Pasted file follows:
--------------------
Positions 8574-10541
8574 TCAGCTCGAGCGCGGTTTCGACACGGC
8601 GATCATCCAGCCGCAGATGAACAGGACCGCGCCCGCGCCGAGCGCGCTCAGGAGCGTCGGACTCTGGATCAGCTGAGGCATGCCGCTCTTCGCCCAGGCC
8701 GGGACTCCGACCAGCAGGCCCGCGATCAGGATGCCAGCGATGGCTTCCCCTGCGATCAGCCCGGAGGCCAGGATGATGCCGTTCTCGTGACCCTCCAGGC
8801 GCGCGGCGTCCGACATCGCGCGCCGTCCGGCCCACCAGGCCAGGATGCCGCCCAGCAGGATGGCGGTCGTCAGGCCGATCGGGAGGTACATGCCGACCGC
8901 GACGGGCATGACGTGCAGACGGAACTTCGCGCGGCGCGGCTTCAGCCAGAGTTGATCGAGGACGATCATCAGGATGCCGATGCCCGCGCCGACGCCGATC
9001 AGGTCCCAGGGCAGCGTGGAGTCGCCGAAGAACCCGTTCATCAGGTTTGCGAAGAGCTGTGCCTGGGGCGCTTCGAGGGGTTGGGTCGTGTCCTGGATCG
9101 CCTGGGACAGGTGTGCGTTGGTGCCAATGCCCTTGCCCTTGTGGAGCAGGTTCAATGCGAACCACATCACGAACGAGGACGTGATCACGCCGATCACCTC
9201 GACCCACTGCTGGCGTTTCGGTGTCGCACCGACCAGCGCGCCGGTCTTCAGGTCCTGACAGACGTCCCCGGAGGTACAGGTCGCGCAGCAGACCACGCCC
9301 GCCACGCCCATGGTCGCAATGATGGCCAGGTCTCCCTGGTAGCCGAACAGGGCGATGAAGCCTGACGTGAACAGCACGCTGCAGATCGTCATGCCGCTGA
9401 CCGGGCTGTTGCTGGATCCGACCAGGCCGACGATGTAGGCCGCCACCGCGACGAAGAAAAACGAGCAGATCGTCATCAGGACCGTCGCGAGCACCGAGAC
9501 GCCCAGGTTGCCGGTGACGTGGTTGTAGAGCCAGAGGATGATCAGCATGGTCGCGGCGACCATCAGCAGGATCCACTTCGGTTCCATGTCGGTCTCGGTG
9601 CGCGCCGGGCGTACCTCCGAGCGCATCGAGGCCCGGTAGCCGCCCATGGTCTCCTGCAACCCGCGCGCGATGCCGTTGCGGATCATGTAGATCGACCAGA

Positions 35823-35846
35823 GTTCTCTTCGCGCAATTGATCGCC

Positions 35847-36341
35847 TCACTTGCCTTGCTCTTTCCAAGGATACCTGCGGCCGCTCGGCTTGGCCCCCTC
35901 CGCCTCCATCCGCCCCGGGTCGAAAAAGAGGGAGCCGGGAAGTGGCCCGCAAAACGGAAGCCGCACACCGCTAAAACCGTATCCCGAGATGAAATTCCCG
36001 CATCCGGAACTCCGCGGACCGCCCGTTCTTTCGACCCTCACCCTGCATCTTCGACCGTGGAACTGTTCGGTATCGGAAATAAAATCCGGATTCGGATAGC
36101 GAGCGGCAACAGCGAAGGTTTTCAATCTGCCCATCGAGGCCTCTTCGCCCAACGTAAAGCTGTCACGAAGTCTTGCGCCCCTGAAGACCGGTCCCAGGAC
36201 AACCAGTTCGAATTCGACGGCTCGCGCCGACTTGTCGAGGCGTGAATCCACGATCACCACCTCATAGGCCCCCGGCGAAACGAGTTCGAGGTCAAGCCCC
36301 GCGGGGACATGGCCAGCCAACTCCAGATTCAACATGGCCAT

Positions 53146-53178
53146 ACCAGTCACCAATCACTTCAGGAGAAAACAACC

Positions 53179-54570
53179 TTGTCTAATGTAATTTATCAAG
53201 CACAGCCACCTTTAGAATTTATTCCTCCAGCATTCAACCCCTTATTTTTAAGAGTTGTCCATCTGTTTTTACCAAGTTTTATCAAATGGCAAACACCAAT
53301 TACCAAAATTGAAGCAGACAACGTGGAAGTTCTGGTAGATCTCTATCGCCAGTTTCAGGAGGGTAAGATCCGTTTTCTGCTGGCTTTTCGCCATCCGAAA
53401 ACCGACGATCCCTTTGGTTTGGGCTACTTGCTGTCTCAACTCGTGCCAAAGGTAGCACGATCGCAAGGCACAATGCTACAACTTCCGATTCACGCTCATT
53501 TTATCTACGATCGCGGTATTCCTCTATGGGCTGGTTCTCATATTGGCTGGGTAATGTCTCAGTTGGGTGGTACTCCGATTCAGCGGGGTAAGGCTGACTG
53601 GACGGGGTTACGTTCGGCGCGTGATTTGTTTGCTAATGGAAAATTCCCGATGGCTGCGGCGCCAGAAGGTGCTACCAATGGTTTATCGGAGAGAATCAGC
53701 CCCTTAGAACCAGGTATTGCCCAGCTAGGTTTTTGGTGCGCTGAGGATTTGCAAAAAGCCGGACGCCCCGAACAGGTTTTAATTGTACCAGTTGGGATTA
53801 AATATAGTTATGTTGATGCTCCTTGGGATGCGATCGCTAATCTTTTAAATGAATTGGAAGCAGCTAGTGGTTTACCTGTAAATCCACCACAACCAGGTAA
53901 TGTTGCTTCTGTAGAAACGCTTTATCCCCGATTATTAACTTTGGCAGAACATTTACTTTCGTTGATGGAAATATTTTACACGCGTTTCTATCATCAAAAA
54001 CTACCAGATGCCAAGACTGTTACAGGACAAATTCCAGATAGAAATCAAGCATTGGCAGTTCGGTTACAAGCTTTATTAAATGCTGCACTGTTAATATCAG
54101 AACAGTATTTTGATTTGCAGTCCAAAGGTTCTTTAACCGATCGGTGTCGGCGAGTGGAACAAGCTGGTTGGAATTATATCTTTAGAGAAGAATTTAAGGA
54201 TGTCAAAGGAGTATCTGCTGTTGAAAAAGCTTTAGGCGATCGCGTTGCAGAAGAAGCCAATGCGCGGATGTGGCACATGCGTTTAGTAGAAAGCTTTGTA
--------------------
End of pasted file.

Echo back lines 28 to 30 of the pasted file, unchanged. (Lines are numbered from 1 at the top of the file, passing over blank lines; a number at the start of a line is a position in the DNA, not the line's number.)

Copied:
53301 TACCAAAATTGAAGCAGACAACGTGGAAGTTCTGGTAGATCTCTATCGCCAGTTTCAGGAGGGTAAGATCCGTTTTCTGCTGGCTTTTCGCCATCCGAAA
53401 ACCGACGATCCCTTTGGTTTGGGCTACTTGCTGTCTCAACTCGTGCCAAAGGTAGCACGATCGCAAGGCACAATGCTACAACTTCCGATTCACGCTCATT
53501 TTATCTACGATCGCGGTATTCCTCTATGGGCTGGTTCTCATATTGGCTGGGTAATGTCTCAGTTGGGTGGTACTCCGATTCAGCGGGGTAAGGCTGACTG